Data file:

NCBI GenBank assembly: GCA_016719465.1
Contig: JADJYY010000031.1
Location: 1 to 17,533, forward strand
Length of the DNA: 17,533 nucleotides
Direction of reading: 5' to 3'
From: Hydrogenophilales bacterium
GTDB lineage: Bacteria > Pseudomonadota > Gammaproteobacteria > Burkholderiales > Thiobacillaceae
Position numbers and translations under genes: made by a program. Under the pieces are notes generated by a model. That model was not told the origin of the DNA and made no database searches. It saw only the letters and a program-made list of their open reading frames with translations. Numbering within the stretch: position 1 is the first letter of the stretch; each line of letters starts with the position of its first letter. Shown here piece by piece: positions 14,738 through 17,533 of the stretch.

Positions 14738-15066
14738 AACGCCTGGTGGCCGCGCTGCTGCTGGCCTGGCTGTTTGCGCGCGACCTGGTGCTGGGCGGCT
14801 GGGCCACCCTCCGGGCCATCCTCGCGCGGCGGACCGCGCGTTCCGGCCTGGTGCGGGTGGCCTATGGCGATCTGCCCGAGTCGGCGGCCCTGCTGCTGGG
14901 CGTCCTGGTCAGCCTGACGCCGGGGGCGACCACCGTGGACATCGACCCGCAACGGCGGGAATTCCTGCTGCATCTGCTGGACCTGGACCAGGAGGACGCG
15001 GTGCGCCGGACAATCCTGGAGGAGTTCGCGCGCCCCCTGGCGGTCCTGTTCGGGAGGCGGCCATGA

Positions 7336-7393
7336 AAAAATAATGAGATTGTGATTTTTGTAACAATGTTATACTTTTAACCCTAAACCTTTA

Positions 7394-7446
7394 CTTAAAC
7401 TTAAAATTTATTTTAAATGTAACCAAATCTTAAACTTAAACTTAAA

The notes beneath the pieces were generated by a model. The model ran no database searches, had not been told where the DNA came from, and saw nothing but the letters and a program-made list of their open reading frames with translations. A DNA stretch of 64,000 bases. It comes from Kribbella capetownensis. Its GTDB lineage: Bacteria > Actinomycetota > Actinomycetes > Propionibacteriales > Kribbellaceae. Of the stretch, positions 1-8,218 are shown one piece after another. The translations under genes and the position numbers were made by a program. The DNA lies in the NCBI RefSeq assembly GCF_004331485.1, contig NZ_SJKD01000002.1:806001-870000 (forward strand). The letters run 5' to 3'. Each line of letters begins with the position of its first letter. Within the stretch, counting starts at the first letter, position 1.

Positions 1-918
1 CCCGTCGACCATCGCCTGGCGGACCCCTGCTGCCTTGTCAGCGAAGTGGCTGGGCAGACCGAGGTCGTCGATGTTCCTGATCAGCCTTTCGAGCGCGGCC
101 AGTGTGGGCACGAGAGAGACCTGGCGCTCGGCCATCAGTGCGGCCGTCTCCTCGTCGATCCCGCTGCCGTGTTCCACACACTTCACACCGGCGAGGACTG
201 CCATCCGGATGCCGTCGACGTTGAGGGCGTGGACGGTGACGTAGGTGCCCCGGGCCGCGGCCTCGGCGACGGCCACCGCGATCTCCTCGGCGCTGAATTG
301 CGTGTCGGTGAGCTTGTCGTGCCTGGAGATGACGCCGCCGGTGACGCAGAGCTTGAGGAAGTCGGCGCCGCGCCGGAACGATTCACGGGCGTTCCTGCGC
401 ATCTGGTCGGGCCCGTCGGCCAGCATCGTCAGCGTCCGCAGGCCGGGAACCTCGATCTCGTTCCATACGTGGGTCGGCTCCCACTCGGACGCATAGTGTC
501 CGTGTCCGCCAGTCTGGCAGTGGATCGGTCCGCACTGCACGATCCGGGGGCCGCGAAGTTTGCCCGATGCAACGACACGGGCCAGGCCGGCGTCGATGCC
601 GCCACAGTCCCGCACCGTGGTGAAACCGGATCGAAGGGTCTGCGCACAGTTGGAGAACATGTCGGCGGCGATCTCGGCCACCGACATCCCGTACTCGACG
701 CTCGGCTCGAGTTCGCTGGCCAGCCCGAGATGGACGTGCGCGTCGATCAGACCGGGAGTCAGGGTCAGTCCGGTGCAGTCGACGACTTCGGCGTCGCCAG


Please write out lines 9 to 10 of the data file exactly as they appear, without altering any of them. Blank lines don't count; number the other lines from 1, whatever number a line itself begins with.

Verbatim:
Positions 14738-15066
14738 AACGCCTGGTGGCCGCGCTGCTGCTGGCCTGGCTGTTTGCGCGCGACCTGGTGCTGGGCGGCT